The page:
Philip Emeagwali is a computer scientist/geologist who was one of two winners of the 1989 Gordon Bell Prize, a prize from the IEEE, for his use of the Connection Machine supercomputer – a machine featuring over 65,000 parallel processors – to help analyze petroleum fields.
Philip received a bachelor's degree in mathematics from Oregon State University in 1977. He received a master's degree in environmental engineering from George Washington University in 1981, and another master's degree in Mathematics from the University of Maryland, College Park in 1986. He also received a post-master's degree in ocean, coastal and marine engineering from George Washington University in that year.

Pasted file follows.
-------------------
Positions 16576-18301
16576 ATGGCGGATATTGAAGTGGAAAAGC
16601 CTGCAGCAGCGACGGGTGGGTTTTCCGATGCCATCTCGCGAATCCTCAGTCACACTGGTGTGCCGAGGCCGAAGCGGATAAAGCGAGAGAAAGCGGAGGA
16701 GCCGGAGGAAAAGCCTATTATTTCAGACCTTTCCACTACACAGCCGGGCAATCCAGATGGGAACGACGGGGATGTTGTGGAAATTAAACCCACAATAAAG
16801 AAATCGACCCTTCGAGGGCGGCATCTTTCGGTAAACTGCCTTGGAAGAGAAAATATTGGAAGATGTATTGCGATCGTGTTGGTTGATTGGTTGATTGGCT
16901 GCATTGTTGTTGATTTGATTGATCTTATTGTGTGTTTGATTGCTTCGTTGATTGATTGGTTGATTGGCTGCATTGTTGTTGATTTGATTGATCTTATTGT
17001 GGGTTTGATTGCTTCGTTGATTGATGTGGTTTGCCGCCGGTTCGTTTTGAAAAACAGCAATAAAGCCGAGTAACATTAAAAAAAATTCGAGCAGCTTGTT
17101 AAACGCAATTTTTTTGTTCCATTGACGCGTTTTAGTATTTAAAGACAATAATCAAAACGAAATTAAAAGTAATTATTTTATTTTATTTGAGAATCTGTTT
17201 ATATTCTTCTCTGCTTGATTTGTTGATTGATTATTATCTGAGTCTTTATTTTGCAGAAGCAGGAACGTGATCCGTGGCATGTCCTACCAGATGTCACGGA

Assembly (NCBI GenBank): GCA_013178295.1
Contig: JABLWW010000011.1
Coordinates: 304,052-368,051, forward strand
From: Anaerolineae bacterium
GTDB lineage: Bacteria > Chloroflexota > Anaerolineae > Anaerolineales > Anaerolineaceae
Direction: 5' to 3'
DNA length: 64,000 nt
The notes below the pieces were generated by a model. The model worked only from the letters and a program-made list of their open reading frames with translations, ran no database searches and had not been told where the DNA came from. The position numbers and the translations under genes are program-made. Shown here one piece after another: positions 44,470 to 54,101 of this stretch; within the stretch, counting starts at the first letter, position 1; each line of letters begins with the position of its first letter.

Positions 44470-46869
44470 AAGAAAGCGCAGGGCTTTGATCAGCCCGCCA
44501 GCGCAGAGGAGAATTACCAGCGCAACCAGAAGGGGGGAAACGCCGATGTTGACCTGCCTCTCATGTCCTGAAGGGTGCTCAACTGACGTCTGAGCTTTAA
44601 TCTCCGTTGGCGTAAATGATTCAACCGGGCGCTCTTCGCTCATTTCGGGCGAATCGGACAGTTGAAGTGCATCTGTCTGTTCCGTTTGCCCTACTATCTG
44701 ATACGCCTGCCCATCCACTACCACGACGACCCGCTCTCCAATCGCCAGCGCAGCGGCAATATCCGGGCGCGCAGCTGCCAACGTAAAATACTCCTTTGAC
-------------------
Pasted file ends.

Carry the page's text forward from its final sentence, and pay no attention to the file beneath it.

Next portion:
In 1989 Emeagwali received the Gordon Bell Prize, based on an application of the CM-2 massively-parallel computer for oil-reservoir modeling. Over the past years, he has received numerous further awards and recognitions based on his Bell Prize win, ranging from one from the World Bank-IMF Africa Club to being voted the "35th-greatest African (and greatest African scientist) of all time" in a survey by New African magazine.
His achievements were quoted in a speech by Bill Clinton as an example of what Nigerians could achieve when given the opportunity.